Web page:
More reviews are coming in for the work of the OPR lawyers who doggedly pursued John Yoo and Jay Bybee for two years. A 14-page letter dated January 19, 2009 is available, authored by Former Attorney General Michael Mukasey and his deputy Mark Filip and setting forth many of the identical criticisms that caused David Margolis to reject, finally, OPR’s work.
I also heard from Professor Ron Rotunda, an expert in constitutional law and legal ethics, with whom the Justice Department consulted during the OPR investigation. He was blunt: “I saw the ethics charges that the OPR staff made. The materials are now publicly available. I think it is the OPR staff who should be investigated, for their shoddy, leak-prone, result-oriented, and — dare we say it — incompetent investigation.”
This unmasking of OPR’s incompetence and bias is not only important in so far as it completely vindicates Yoo and Bybee, though it certainly does that. It is also important because OPR remains a critical entity within the Justice Department. It is this group — whose unprofessionalism and bias have now been amply demonstrated at Yoo and Bybee’s expense — which, for example, is charged with investigation of the New Black Panther Party scandal. Do we suppose they will perform any more credibly in that inquiry? And recall as well that the head of OPR, Mary Patrice Brown, is reportedly under consideration for appointment to the federal bench. Well, I, for one, would much enjoy that confirmation hearing.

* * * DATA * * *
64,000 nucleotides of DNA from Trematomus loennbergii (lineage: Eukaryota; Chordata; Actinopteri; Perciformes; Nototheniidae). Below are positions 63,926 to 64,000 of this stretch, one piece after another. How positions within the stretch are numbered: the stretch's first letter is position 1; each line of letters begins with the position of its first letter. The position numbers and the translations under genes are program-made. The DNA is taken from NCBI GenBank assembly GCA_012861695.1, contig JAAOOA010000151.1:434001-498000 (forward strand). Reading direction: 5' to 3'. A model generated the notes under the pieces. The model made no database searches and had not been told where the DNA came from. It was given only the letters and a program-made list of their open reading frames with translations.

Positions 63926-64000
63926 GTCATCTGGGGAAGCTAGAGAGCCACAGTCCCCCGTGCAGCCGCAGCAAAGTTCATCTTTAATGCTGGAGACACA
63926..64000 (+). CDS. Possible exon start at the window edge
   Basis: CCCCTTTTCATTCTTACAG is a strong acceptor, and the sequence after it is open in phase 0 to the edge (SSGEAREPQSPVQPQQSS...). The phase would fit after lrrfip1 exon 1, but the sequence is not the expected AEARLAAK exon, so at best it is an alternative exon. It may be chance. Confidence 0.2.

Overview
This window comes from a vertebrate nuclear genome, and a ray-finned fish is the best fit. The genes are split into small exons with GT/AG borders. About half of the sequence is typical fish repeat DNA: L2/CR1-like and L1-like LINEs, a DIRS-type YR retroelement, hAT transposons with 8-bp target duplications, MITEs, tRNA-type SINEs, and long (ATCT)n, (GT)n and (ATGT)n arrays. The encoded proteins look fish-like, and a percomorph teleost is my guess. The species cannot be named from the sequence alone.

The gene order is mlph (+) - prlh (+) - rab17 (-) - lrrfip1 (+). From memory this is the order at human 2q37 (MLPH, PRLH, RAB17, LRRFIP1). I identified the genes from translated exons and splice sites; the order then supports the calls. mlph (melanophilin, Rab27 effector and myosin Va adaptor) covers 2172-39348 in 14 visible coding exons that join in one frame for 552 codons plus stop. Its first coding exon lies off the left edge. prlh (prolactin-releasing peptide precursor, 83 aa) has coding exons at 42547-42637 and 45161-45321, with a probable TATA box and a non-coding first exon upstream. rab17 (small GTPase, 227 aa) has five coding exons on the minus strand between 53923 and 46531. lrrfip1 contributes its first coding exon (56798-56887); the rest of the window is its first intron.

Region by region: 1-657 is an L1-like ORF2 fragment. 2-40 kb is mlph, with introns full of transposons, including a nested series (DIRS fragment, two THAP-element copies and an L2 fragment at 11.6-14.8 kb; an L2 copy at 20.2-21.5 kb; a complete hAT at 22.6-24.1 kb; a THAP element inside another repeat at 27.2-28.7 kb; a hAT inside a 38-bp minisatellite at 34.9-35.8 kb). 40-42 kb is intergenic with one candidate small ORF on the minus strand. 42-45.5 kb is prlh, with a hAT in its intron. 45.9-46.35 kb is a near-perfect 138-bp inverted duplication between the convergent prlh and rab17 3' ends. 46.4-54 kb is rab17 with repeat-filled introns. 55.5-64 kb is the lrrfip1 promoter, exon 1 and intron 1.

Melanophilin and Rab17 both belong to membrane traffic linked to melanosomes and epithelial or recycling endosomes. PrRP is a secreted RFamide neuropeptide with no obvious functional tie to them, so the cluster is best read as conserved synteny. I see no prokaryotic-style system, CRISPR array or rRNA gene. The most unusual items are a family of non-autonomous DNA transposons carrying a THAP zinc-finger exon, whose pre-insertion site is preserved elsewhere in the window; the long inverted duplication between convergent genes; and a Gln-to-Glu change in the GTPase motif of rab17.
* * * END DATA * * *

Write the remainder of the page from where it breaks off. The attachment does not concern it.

But more seriously, Attorney General Eric Holder has an obligation now to clean house and deal with those who leaked during the investigation in violation of their professional obligations. OPR has been entirely discredited and the stench will not dissipate until Holder takes appropriate action to — what is the phrase? — ah, yes, depoliticize and restore the credibility of his Department.